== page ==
Has your boss ever treated you unfairly or blamed you for a failure that was beyond your control? Recently, a friend came to me in distress about a critical hand-written memo that he and his colleagues had received from their superior, the manager of a national retail chain store. The chain, formerly a Wall Street darling, had fallen from favor with the failure of the company to renew an annual contract with one of their larger customers. As a result, the stock price had dropped by a third, cash flow had decreased, layoffs were anticipated, and morale was in the dumps. Every employee felt the pressure.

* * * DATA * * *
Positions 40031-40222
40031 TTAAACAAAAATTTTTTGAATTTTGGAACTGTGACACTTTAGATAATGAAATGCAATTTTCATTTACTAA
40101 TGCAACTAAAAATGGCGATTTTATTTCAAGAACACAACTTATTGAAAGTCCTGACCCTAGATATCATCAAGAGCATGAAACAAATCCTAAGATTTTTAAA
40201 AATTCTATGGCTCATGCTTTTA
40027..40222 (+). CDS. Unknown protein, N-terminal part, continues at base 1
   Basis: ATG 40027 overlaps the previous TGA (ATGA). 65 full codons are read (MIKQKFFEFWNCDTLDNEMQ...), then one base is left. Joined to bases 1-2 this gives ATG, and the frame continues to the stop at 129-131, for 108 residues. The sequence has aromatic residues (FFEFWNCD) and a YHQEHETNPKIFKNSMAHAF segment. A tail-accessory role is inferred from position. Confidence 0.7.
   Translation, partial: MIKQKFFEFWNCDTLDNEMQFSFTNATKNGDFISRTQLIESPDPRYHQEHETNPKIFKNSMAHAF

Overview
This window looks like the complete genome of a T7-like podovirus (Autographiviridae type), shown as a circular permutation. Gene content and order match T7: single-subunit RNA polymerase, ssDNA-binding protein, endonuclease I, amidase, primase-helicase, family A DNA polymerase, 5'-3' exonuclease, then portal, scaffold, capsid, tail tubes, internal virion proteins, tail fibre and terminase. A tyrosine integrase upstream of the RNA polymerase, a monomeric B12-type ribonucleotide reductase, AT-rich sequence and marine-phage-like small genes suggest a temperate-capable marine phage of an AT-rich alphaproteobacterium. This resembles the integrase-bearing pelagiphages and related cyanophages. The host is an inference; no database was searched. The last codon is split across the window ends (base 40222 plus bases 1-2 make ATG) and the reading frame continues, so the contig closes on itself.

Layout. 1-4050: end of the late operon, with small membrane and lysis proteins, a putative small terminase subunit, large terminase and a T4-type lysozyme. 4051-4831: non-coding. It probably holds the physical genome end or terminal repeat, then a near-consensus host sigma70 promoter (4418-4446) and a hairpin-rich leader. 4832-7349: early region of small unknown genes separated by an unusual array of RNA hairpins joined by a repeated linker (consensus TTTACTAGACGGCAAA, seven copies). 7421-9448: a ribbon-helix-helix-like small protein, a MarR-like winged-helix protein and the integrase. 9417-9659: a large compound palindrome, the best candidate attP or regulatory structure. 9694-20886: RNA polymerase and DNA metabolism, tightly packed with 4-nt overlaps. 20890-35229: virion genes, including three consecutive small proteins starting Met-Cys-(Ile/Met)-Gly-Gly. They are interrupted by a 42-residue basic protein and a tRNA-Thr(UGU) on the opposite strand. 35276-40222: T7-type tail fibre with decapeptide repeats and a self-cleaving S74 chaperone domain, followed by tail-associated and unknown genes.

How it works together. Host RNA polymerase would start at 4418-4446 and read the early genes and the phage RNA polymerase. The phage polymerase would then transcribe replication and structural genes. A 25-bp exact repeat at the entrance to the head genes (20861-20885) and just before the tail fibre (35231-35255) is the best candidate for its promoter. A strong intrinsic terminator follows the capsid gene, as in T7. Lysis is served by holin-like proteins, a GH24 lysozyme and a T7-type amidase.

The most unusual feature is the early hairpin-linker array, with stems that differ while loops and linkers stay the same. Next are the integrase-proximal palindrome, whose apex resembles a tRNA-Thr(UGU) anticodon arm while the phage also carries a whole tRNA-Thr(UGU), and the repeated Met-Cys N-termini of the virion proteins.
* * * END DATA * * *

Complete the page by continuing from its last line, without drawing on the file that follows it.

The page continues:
The young assistant, vacillating between resentment and hopelessness, didn’t know how to respond to the three-page memo which listed failure after failure of tasks and expectations that had not been met by the group. The memo concluded with a threat that “things had to change or else,” and that he, the manager, no longer cared about the individuals due to their shortcomings. My friend, torn between quitting for what he believed to be an unfair assessment or staying when further advancement might be delayed or impossible, asked me, “What should I do? Quit or stay there hoping I will not be fired?”